Cameron up close

Kentucky Attorney General Daniel Cameron (Austin Horn | The State Journal)

The Attorney General’s Office said Thursday that the Frankfort City Commission engaged in "prohibited conduct" leading up to the dismissal of City Manager Keith Parker but didn't violate the state's open meetings law.

Assistant Attorney General James Herrick wrote in response to a State Journal complaint that the commission did not violate the open meetings law because of “insufficient evidence of intent” to do so.

The distinction that the office makes between engaging in prohibited conduct and doing so with intent upset former Assistant Attorney General Amye Bensenhaver, a Frankfort resident who spent decades writing open government opinions for the AG's office.

“The net effect of the attorney general’s decision is to give a free pass to officials who engage in illegal secret discussion of the people’s business but self-servingly deny that they intended to violate the law,” Bensenhaver wrote. “... The next time I’m pulled over for speeding, I’ll argue that I didn’t intend to speed.”

The State Journal alleged a series of "less than quorum" meetings between elected officials before the 3-2 vote to fire Parker. 

Parker and Kentucky Capital Development Corp. President and CEO Terri Bradshaw said Commissionern Scott Tippett told them in separate conversations before the Aug. 10 meeting that the mayor "had three votes" to fire Parker.

Tippett later said that what he "may or may not have said" was "opinion and anecdotal in nature."

The city defended itself against the newspaper's complaint without denying that the calls constituting a "rolling quorum" took place outside of the public eye, claiming that calls were only meant to “educate” board members on the issue. They also said that discussions were limited to actions that Parker might have taken and not an explicit discussion of how any board member might vote on his firing.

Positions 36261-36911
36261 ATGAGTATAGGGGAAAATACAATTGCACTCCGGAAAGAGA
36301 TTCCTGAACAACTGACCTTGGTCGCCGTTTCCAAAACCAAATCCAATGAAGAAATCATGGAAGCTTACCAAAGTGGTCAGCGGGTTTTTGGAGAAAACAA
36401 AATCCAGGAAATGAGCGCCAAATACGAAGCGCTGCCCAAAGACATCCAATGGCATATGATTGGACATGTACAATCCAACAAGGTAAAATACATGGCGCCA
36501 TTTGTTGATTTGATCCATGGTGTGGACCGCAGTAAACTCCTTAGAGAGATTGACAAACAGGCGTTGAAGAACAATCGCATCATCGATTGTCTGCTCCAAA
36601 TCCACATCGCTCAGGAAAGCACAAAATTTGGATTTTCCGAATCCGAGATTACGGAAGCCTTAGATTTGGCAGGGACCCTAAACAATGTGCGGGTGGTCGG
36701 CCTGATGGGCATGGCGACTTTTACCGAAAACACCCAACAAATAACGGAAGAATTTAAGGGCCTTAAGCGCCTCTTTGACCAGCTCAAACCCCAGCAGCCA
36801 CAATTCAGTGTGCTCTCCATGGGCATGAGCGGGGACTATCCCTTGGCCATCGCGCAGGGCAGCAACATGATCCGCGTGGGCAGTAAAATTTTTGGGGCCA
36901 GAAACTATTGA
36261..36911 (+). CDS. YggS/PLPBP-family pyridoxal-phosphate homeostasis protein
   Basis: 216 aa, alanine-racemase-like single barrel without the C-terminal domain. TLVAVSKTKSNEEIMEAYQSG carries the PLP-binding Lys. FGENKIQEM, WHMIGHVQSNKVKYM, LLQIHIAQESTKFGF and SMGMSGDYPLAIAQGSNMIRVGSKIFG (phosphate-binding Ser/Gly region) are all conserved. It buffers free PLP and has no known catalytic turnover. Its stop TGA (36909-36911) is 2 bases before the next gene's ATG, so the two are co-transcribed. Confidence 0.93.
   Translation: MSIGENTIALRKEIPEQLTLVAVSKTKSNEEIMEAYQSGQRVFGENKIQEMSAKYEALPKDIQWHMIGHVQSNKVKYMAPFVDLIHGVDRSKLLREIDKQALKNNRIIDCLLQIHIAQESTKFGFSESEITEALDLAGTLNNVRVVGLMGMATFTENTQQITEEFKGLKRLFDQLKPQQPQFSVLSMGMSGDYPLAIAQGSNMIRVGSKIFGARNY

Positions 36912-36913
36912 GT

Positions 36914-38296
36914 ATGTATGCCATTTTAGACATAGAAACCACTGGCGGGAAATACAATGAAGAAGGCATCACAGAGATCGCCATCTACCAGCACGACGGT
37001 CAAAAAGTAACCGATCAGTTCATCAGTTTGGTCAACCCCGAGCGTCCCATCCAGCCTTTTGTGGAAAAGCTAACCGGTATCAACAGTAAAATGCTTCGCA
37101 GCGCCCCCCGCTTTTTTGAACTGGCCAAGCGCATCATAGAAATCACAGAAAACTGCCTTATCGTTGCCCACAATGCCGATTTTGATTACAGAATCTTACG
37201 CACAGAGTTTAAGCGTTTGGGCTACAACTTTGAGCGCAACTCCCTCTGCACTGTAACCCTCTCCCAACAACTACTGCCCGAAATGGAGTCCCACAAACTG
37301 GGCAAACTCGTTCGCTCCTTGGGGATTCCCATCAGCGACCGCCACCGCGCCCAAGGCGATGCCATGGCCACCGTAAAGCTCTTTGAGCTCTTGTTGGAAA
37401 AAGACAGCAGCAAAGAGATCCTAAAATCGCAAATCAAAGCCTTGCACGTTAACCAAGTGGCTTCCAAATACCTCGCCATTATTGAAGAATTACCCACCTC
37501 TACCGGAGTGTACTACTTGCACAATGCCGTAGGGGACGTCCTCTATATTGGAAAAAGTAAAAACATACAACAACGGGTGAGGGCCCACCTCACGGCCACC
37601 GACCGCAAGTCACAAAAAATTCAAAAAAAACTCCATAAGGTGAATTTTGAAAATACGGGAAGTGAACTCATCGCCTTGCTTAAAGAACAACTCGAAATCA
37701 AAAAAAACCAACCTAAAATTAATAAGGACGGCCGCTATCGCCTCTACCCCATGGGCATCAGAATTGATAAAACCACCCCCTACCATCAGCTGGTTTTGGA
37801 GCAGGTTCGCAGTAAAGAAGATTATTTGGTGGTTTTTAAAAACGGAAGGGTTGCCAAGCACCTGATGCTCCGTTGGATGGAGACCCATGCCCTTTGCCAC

The commission, through outside law firm Sturgill Turner, also asserted that it had no intention to violate the law.

For the Attorney General's Office, that ended up being the winning argument, though it advised the city to not engage in similar conduct again.

“This Office has not hesitated to find a violation of the Act when there is evidence that the members of a public agency intended to circumvent the Act,” Herrick wrote. “However, when evidence on this element is lacking, this Office has acknowledged its inability to determine the members’ intent. In those circumstances, this Office has found that the meetings ‘otherwise fell within the zone of conduct prohibited by KRS 61.810(2)’ to advise agencies that similar conduct should not recur.”

Mayor Bill May and City Attorney Laura Ross have not responded to the newspaper's request for comment on the AG's opinion.

The State Journal or the City of Frankfort could appeal the decision by taking action in the Franklin County Circuit Court.

"We will consult with legal counsel in the days ahead and make a decision on whether to appeal this disappointing opinion," said State Journal Publisher Steve Stewart. "While at least three of the perpetrators of the prohibited conduct will leave office shortly, the precedent set by the AG's opinion is chilling and would benefit from a circuit judge's review."

Two other open meetings complaints — from commission candidate Kyle Thompson and incumbent Commissioner Katrisha Waldridge — have also been filed recently. Thompson's complaint largely mirrored The State Journal's, with additional information from Bradshaw, while Waldridge's challenged the contents of the closed session at the Aug. 10 meeting where the commission fired Parker. The newspaper and Thompson challenged the events leading up to the meeting.

The city has rejected both complaints, according to Thompson and Waldridge.

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